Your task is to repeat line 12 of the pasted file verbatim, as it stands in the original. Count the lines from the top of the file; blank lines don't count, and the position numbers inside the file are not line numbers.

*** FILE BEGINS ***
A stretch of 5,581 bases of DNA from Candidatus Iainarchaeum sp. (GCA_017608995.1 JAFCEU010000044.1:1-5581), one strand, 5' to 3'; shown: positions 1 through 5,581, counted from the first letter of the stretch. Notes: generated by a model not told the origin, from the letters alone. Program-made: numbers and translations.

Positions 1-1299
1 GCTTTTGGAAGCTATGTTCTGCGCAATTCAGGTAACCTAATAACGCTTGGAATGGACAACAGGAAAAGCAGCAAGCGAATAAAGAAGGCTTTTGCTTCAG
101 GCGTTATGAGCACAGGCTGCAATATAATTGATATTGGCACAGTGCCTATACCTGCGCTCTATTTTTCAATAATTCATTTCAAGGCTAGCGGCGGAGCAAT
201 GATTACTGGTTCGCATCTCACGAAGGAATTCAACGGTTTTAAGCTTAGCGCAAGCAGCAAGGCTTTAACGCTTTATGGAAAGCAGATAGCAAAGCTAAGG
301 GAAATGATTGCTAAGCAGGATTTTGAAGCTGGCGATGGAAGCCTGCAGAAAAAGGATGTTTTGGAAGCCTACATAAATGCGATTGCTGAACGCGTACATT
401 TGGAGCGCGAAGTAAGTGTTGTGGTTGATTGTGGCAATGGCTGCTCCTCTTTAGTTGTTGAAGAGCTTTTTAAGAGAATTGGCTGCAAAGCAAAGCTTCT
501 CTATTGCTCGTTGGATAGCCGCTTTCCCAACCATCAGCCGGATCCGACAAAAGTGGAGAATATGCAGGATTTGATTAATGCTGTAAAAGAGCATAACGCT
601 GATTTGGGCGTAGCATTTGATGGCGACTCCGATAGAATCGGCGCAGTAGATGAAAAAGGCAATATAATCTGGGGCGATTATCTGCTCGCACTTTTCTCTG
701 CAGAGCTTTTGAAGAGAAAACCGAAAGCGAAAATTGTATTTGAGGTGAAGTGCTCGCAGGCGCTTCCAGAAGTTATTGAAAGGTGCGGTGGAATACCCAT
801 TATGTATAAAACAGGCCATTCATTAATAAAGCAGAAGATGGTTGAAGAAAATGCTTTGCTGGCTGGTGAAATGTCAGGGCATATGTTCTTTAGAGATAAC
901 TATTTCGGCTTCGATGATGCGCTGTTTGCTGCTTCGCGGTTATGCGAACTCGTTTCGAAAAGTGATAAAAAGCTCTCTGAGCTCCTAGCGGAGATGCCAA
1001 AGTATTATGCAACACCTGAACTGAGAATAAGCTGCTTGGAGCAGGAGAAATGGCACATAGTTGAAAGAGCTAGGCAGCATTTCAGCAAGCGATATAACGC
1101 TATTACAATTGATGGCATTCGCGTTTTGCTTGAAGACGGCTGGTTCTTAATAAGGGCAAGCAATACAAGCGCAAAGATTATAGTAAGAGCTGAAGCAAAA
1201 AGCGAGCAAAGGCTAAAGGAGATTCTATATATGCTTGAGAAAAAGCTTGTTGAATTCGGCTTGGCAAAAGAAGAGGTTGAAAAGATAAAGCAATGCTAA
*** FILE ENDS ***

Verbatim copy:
901 TATTTCGGCTTCGATGATGCGCTGTTTGCTGCTTCGCGGTTATGCGAACTCGTTTCGAAAAGTGATAAAAAGCTCTCTGAGCTCCTAGCGGAGATGCCAA